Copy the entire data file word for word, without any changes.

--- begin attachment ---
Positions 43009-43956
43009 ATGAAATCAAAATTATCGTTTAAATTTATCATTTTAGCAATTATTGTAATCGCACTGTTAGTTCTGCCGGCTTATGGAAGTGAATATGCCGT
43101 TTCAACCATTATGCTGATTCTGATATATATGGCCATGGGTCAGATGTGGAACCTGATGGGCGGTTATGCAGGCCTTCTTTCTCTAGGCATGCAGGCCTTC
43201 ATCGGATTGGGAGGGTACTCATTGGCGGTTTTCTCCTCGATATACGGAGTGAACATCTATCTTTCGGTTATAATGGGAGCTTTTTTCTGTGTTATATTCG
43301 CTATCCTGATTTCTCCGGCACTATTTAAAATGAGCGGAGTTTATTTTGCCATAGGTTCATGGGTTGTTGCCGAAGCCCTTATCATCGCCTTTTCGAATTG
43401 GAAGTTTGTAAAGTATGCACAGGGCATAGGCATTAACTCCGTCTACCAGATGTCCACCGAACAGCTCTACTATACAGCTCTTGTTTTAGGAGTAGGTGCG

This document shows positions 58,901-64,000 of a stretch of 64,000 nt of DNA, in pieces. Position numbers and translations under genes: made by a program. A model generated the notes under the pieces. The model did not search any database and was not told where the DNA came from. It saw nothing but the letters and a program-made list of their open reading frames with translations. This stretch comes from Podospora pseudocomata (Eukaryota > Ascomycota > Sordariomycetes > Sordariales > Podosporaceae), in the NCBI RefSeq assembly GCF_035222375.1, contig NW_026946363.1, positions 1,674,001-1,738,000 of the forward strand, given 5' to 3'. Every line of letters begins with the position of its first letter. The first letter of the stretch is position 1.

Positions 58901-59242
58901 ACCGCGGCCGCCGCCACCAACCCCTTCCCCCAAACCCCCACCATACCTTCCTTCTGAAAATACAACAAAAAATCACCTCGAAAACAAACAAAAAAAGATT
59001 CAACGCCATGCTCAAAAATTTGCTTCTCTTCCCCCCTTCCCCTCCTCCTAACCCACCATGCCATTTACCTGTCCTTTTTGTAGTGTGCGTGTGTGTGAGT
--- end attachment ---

Positions 43009-43956
43009 ATGAAATCAAAATTATCGTTTAAATTTATCATTTTAGCAATTATTGTAATCGCACTGTTAGTTCTGCCGGCTTATGGAAGTGAATATGCCGT
43101 TTCAACCATTATGCTGATTCTGATATATATGGCCATGGGTCAGATGTGGAACCTGATGGGCGGTTATGCAGGCCTTCTTTCTCTAGGCATGCAGGCCTTC
43201 ATCGGATTGGGAGGGTACTCATTGGCGGTTTTCTCCTCGATATACGGAGTGAACATCTATCTTTCGGTTATAATGGGAGCTTTTTTCTGTGTTATATTCG
43301 CTATCCTGATTTCTCCGGCACTATTTAAAATGAGCGGAGTTTATTTTGCCATAGGTTCATGGGTTGTTGCCGAAGCCCTTATCATCGCCTTTTCGAATTG
43401 GAAGTTTGTAAAGTATGCACAGGGCATAGGCATTAACTCCGTCTACCAGATGTCCACCGAACAGCTCTACTATACAGCTCTTGTTTTAGGAGTAGGTGCG

This document shows positions 58,901-64,000 of a stretch of 64,000 nt of DNA, in pieces. Position numbers and translations under genes: made by a program. A model generated the notes under the pieces. The model did not search any database and was not told where the DNA came from. It saw nothing but the letters and a program-made list of their open reading frames with translations. This stretch comes from Podospora pseudocomata (Eukaryota > Ascomycota > Sordariomycetes > Sordariales > Podosporaceae), in the NCBI RefSeq assembly GCF_035222375.1, contig NW_026946363.1, positions 1,674,001-1,738,000 of the forward strand, given 5' to 3'. Every line of letters begins with the position of its first letter. The first letter of the stretch is position 1.

Positions 58901-59242
58901 ACCGCGGCCGCCGCCACCAACCCCTTCCCCCAAACCCCCACCATACCTTCCTTCTGAAAATACAACAAAAAATCACCTCGAAAACAAACAAAAAAAGATT
59001 CAACGCCATGCTCAAAAATTTGCTTCTCTTCCCCCCTTCCCCTCCTCCTAACCCACCATGCCATTTACCTGTCCTTTTTGTAGTGTGCGTGTGTGTGAGT